|n.||1.||(Zool.) Any animal belonging to the natural family |
Laying aside their often rancorous debate over how best to preserve the
Uprooted from the arid hills of West Texas, three of the imports have died, but the remaining five adapted to swamp life and have each given birth to at least one litter of kittens.
|2.||(Naut.) A strong vessel with a narrow stern, projecting quarters, and deep waist. It is employed in the coal and timber trade.|
|3.||A double tripod (for holding a plate, etc.), having six feet, of which three rest on the ground, in whatever position it is placed.|
|4.||An old game;|
|5.||same as cat o' nine tails; |
|v. t.||1.||(Naut.) To bring to the cathead; |
|Noun||1.||cat - feline mammal usually having thick soft fur and being unable to roar; domestic cats; wildcats|
Synonyms: true cat
|2.||cat - an informal term for a youth or man; "a nice guy"; "the guy's only doing it for some doll"|
|3.||cat - a spiteful woman gossip; "what a cat she is!"|
|4.||cat - the leaves of the shrub Catha edulis which are chewed like tobacco or used to make tea; has the effect of a euphoric stimulant; "in Yemen kat is used daily by 85% of adults"|
|5.||cat - a whip with nine knotted cords; "British sailors feared the cat"|
|6.||cat - a large vehicle that is driven by caterpillar tracks; frequently used for moving earth in construction and farm work|
|7.||cat - any of several large cats typically able to roar and living in the wild|
Synonyms: big cat
|8.||CAT - a method of examining body organs by scanning them with X rays and using a computer to construct a series of cross-sectional scans along a single axis|
|Verb||1.||cat - beat with a cat-o'-nine-tails|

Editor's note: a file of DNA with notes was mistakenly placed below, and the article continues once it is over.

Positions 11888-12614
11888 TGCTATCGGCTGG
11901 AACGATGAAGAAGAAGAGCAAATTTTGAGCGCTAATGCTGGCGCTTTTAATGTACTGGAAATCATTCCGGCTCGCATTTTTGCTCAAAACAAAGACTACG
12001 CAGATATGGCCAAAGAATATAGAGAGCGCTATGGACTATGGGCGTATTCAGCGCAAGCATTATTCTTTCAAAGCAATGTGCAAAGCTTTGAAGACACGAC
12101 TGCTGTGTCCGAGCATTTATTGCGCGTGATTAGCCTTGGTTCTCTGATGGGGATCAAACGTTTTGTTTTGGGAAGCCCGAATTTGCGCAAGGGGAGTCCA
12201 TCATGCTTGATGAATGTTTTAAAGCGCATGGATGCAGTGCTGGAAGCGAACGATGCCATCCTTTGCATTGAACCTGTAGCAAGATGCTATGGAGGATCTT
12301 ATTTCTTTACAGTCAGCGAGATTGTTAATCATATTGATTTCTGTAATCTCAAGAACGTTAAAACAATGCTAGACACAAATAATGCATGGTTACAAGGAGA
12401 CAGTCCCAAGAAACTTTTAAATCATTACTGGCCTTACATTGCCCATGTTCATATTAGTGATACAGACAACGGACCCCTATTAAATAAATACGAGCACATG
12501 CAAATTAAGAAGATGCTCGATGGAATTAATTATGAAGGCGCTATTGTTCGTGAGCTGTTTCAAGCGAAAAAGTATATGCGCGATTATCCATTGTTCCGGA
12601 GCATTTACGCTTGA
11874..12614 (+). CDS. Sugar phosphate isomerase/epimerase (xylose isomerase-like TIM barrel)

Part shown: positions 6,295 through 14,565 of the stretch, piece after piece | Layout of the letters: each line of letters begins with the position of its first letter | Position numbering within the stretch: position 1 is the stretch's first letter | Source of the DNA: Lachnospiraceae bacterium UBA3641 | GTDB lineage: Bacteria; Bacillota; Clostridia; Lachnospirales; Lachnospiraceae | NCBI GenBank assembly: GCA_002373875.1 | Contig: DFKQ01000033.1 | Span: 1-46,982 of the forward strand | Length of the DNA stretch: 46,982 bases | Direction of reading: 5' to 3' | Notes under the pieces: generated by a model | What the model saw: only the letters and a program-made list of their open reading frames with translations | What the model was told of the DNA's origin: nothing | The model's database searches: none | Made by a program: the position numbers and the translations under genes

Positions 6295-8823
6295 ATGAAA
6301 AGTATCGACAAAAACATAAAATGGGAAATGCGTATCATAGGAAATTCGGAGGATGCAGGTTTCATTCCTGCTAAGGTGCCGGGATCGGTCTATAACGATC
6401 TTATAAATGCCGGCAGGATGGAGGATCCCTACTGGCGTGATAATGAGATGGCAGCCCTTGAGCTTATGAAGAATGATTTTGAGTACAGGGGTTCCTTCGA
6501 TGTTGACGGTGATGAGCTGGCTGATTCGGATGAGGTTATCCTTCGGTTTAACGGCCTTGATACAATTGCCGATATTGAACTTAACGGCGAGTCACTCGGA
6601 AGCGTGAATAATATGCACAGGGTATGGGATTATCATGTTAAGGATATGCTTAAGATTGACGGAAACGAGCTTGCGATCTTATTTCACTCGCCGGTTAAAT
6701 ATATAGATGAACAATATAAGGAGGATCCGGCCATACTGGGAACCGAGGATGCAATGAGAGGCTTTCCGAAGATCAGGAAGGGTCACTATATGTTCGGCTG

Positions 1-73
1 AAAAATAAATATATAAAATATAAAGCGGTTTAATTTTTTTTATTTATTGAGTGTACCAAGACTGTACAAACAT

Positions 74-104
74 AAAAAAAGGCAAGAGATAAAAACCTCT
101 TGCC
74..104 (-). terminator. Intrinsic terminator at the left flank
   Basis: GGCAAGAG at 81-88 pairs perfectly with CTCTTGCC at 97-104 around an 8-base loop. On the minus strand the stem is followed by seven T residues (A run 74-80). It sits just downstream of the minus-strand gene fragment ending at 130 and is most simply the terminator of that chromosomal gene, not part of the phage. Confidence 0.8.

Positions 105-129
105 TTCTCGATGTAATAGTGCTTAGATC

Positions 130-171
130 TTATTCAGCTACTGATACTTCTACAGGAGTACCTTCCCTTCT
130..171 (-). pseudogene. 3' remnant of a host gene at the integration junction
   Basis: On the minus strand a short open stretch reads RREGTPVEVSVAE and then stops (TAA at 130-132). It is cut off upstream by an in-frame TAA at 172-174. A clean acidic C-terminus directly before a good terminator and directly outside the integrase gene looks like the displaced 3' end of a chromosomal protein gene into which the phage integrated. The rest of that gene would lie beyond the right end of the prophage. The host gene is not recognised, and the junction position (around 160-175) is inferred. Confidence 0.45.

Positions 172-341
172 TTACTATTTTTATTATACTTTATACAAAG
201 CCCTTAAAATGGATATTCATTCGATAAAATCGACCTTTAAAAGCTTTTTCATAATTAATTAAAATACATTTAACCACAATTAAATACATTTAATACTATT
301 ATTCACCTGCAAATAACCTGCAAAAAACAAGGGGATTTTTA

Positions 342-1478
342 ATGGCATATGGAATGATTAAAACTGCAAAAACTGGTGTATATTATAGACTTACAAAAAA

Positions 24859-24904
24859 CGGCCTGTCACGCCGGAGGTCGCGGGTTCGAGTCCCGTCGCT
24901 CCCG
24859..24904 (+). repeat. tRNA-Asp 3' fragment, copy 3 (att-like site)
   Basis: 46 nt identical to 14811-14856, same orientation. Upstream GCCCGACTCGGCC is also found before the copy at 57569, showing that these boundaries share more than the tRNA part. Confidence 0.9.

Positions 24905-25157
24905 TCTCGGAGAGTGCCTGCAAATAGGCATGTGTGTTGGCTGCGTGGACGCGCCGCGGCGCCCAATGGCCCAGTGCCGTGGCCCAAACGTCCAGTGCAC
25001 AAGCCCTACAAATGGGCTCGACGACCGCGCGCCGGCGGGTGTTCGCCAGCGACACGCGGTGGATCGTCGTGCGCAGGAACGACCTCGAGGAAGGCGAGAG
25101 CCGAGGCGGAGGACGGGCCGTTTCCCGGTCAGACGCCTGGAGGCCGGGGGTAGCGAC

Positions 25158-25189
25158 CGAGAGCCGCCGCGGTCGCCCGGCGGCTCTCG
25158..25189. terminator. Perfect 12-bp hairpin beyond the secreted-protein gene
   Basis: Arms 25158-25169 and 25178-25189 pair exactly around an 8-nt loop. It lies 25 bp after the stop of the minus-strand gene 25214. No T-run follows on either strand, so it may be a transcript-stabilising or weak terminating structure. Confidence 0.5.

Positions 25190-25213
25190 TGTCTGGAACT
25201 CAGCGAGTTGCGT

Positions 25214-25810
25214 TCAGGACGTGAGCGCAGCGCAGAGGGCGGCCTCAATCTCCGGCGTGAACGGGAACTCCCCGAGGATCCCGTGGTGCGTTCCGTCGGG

|2.||cat - eject the contents of the stomach through the mouth; "After drinking too much, the students vomited"; "He purged continuously"; "The patient regurgitated the food we gave him last night"|
|1.||CAT - Common Abstract Tree Language. R. Voeller & Uwe Schmidt, U Kiel, Germany 1983. Universal intermediate language, used by Norsk Data in their family of compilers. "A Multi-Language Compiler System with Automatically Generated Codegenerators, U. Schmidt et al, SIGPLAN Notices 19(6):202-2121 (June 1984).|
|2.||(tool)||cat - (From "catenate") Unix's command which copies one or
more entire files to the screen or some other output sink
See also dd, BLT.
Among Unix fans, cat is considered an excellent example of user-interface design, because it delivers the file contents without such verbosity as spacing or headers between the files (the pr command can be used to do this), and because it does not require the files to consist of lines of text, but works with any sort of data.
Among Unix haters, cat is considered the canonical example of *bad* user-interface design, because of its woefully unobvious name. It is far more often used to blast a file to standard output than to concatenate files. The name "cat" for the former operation is just as unintuitive as, say, LISP's cdr.
Of such oppositions are holy wars made.